“The cultural landscape and settlement patterns at the Little Zab, Iraq” at the University of Heidelberg is a project aiming at the archaeological investigation of the Assyrian Heartland by means of new material from recent archaeological investigations and its integration to landscape archaeology at the eastern Tigris area.
In 2007 construction works should have started on a bigger dam project planned by the former government of Iraq. The so-called “Makhul Dam” was supposed to flood an area of about 260 km2 endangering not only well known sites like the Middle
Assyrian city of Kar- Tukulti-Ninurta but many others as well, to disappear under water. Therefore several sites threatened by destruction had been surveyed and excavated by the Directorate of Antiquities and Heritage, Baghdad. Those excavations and survey results offer a huge amount of new material which brings much information about the region: its cultural and settlement history. It is now being studied and evaluated in Heidelberg, in cooperation with Iraqi colleagues.
63 sites had been discovered during the survey, of those 15 had been excavated. Their date from the early Chalcolithic to the early Islamic periods, providing also evidence for periods which have not been attested or investigated sufficiently in the region’s biggest settlements like Ashur and Kar-Tukulti-Ninurta. This new information will increase and supplement our knowledge about Assyria’s heartland which had been previously dominated by research in the region’s centers.
Among investigated sites two different round buildings dating to the Early Bronze Age are outstanding: One in Tall al-Namil (Sulaiman 2001-02) and one in Tall al-Faras. But also Middle Assyrian houses, graves and tombs in settlements like Tall Farha, Tall al-Nul or Tall Hanas seem to be of importace, as relevant for studying the extent of Assyria in these times.
To the left: a middle Assyrian jar burial in Tall Hanas (Photo: B.S. Sulaiman), to the right: staicase in the round buildings in Tall al- Namil (Photo: P.A. Miglus).
Various findings, like cylinder seals, give a lively impression of craftsmanship, but furthermore they offer important information about regional and supra-regional trade, and its changes through time. When found in archaeological deposits, they constitute valuable and precise dating tool.
The investigation of the material that came from those excavations can be linked with the data from landscape archaeology and gives us interesting information about the landscape’s spatial organisation and its formation in the hinterland of Ashur. Furthermore, interest focuses on the region’s embedding within the supra-regional network over several periods and on the relations between Assyria and Babylonia.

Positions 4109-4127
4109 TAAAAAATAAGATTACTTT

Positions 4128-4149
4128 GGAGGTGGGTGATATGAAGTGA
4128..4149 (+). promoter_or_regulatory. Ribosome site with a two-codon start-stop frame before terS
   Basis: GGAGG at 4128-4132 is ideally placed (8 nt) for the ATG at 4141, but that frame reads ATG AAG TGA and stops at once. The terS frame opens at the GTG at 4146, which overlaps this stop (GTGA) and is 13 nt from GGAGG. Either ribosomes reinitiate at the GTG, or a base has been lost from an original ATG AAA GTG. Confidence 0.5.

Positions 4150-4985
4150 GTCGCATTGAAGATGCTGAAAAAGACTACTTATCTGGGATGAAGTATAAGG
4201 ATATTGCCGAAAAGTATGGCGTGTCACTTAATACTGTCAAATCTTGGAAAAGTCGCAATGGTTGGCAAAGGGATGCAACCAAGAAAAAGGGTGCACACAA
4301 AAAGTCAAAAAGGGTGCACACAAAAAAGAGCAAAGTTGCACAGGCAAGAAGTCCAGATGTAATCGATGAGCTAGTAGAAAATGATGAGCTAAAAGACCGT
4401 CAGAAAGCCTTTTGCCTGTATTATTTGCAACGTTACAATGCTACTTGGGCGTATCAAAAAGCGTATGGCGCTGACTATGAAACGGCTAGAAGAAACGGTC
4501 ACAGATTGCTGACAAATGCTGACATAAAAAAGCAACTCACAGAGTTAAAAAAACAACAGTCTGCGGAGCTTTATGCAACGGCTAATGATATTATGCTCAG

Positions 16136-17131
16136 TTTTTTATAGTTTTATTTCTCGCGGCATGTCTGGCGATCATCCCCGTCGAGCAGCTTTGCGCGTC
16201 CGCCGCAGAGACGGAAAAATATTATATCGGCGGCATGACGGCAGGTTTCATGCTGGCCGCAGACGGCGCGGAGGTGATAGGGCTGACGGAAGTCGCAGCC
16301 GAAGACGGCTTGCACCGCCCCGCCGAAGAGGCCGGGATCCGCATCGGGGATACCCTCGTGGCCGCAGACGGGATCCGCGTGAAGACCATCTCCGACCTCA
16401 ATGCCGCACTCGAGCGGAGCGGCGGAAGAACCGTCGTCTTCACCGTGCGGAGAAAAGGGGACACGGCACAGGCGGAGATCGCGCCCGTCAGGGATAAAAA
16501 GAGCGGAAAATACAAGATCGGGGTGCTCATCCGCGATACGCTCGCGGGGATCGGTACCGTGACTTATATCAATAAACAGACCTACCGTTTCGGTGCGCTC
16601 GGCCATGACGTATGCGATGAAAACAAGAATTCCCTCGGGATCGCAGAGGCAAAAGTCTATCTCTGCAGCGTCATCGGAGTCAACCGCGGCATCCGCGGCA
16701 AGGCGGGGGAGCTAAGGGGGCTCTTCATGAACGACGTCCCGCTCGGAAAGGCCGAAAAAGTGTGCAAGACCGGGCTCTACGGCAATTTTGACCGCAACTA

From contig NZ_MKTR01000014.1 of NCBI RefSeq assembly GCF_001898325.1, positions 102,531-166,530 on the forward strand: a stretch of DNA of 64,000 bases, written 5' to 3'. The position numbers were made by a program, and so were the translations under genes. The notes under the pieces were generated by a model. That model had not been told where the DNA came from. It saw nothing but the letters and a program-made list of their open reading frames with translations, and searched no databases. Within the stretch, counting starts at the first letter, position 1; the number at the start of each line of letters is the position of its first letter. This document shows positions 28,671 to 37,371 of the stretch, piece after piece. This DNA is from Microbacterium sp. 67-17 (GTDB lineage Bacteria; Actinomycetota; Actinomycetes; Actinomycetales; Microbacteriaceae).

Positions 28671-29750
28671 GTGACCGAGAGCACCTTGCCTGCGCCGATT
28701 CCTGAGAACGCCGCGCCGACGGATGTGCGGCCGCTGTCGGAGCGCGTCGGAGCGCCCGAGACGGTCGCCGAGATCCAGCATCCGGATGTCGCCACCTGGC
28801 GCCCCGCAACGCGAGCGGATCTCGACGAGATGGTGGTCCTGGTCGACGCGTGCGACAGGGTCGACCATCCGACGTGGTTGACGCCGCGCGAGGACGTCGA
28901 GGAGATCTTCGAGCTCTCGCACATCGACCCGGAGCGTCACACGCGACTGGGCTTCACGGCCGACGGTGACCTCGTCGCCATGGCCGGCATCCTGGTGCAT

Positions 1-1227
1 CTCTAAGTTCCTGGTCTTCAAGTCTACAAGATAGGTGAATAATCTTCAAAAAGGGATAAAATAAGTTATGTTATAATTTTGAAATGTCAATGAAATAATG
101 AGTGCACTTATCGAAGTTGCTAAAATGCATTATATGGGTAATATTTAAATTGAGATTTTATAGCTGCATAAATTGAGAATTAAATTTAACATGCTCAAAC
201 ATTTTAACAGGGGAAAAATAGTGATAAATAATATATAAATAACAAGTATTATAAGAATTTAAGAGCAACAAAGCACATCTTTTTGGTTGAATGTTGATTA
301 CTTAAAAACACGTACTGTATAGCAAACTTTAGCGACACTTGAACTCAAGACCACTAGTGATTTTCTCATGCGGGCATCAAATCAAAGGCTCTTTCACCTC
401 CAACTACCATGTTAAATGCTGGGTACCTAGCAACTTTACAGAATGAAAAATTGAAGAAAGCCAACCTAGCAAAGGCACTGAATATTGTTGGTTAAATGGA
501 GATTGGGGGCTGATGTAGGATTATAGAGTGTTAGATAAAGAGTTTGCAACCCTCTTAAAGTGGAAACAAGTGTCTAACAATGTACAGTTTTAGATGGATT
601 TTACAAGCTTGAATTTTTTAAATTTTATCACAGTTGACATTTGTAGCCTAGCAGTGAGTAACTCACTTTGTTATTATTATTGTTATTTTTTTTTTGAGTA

Assyria and Babylonia in the 2nd half of the 2nd millennium and in the 1st millennium (crops from TAVO B III 7, on the left and TAVO BIV 10, on the right).
Satellite images taken in the sixties of the last century show, to a trained eye, the settlements of antiquity, but also hollow ways which were part of local and supra-regional networks.
Mapping all hollow ways visible on satellite images shows a network of routes very clearly. This network can be set in chronological and spatial relation to the region’s centers, but it also shows connections between smaller settlements.
Apart from settlements and hollow ways connecting them, another landscape feature is traceable: canals, mainly distributing water from the Tigris to the river terraces for agriculture. They could be also used for fishing. A canal possibly dating to the Neo-Assyrian period, close to the Parthian/Sasanian and early Islamic settlement Wadiya al-Kurdiya al-Sura, might have been navigable, to shortcut the meandering Tigris.
Mahmud El-Amin started a short investigation at Tall Akrah (Mallowan/El-Amin 1950) which must have been an important site in antiquity in the plain of Makhmur. The tell is visible as center of many radial hollows (white arrows). A broader way, which is traceable over many kilometers, is passing the tell in the south (black arrows). It could be termed as Assyrian “hur sharri”, the royal road system of highways in Assyrian antiquity. These roads served as important traffic veins for military and economic control over the territory under the Assyrian king’s authority.
The project was funded by the Gerda Henkel Stiftung.